Unprogrammed COVID-19-related inspections (inspections triggered by fatalities, complaints, or referrals) will be prioritized at worksites where employees have a high frequency of close contact exposures. This will focus on workplaces with high numbers of COVID-19-related complaints or known COVID-19 cases, including correctional facilities, workplaces in critical industries located in communities with increasing rates of COVID-19, and workplaces where workers are in close contact to each other or the public (e.g., meatpacking plants, poultry processing facilities, and grocery stores).

It's important to note that there will be no small business (establishments with fewer than 10 workers) exception under the NEP. If a site is also on OSHA's Site-Specific Targeting ("SST") list when an inspection is initiated under the NEP, it will have a combined wall-to-inspection and COVID-19 inspection. The NEP includes a pre-inspection checklist for compliance officers, which is similar to that used in earlier inspections.

Until an ETS is established, inspections will cite employers under existing OSHA standards or the general duty clause for COVID-19-related safety hazards. "In the event that OSHA issues an emergency temporary standard, those provisions will take precedence over citations of the general duty clause."

What employers can do

Employers can begin by reviewing the complete list of targeted industries to determine if their industry is on the list. If it is, the employer should take steps to ensure it is ready for an unannounced programmed COVID-19-related inspection by reviewing its COVID-19 safety and health procedures and documentation.

Even if an employer is not in a high-risk industry, it makes sense to anticipate and prepare for an ETS related to COVID-19. Reviewing and updating their COVID-19 safety documents, programs, and procedures in light of current CDC and OSHA guidance as well as compliance with existing OSHA standards that are frequently cited for COVID-related violations.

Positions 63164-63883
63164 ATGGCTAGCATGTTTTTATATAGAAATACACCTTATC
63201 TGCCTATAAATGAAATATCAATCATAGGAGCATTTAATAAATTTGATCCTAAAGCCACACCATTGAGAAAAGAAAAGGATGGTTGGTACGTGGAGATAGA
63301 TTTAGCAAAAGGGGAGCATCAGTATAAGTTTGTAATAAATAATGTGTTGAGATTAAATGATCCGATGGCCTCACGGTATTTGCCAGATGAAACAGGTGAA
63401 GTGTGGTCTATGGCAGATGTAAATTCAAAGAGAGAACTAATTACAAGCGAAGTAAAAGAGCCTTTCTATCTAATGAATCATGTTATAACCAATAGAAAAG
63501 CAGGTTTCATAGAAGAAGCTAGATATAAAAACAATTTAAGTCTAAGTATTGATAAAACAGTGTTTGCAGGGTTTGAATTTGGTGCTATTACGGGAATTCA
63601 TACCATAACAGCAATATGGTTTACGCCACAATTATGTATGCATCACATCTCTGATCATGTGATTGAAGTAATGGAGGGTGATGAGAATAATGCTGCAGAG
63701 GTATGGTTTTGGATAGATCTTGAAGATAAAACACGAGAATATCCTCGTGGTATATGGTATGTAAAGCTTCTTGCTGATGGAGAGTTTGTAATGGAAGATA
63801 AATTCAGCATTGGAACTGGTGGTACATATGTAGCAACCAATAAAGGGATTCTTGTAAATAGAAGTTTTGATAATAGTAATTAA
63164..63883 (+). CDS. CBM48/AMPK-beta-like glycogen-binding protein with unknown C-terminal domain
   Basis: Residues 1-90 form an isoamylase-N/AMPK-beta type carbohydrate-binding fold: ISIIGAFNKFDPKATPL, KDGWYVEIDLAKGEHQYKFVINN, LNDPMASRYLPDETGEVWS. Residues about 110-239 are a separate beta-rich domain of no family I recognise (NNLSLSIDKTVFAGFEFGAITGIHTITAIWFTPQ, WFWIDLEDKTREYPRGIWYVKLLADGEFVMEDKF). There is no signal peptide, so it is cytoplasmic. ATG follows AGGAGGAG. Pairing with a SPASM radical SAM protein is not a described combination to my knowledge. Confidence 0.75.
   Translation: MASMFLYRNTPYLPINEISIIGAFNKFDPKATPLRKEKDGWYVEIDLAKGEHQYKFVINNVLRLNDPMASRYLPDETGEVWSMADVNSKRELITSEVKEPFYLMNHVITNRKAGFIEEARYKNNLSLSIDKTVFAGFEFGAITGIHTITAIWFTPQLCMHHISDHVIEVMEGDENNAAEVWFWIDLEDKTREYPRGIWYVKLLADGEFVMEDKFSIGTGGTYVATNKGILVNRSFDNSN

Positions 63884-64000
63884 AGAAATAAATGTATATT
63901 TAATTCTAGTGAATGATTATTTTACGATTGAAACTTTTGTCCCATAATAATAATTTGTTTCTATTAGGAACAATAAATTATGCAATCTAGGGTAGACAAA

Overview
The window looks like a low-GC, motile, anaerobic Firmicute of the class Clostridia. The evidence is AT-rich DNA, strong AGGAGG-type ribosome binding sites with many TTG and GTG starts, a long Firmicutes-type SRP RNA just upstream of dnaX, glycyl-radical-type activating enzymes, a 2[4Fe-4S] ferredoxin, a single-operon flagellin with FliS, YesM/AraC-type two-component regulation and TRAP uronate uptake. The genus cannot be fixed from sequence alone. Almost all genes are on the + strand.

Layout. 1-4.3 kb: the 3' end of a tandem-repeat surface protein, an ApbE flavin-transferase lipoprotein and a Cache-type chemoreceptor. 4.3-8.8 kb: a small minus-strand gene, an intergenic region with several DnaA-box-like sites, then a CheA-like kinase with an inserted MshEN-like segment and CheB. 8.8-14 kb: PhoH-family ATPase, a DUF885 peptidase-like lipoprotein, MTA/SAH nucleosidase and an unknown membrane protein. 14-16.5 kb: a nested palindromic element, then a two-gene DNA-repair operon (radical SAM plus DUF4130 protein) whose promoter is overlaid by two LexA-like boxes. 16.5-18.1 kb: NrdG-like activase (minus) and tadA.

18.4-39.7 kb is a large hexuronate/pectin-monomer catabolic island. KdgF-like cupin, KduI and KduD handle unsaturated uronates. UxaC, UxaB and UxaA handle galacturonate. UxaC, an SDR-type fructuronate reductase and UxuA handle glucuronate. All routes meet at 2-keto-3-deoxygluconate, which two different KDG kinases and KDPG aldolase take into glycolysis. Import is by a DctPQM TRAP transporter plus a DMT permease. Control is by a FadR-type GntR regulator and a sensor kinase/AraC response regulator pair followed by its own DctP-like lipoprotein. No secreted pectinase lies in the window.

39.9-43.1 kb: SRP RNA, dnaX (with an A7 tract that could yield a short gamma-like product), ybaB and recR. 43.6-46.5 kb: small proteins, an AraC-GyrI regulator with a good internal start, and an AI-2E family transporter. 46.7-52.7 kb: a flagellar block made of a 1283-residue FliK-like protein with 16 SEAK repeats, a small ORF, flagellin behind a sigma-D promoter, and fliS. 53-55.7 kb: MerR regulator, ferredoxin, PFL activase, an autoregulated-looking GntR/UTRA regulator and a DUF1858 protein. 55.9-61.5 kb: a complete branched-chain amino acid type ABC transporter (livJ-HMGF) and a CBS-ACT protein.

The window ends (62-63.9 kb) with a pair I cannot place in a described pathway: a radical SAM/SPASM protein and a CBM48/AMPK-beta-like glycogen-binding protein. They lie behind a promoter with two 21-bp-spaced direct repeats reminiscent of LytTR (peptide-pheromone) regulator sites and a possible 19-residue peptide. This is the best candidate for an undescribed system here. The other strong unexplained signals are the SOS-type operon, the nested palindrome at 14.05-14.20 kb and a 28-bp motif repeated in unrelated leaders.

Targeted Healthcare Industries by 2017 NAICS Code:

Targeted Non-Healthcare Industries by 2017 NAICS Code

*Establishments within the Temporary Help Services (NAICS 561320) industry should not be automatically included in the targeting list for programmed inspections. Although this industry has been among the top industries with OSHA enforcement activities related to COVID-19, this has primarily occurred where services occurred at host healthcare facilities and other high-hazard workplaces. Therefore, to effectively address SARS-CoV-2 hazards for Temporary Help Services, where OSHA is conducting an inspection for other purposes, a COVID-19-related inspection shall be opened for all hazardous conditions observed in plain view (such as, for example, temporary employees working in high exposure areas without adequate PPE).

Supplemental List of Essential Critical Infrastructure Industries by NAICS Category:

*For certain industries such as these (Postal Services, NAICS 491110, Ship Building and Ship Repairing, NAICS 336611, and Construction, NAICS 236xxx, 237xxx, 238xxx), some of which have had a large number or high rate of COVID-19-related complaints in some communities during 2020, Area Directors should use discretion based on local information about COVID-19-related workplace exposures, to determine whether an industry should be considered in the generating of their master lists of establishments.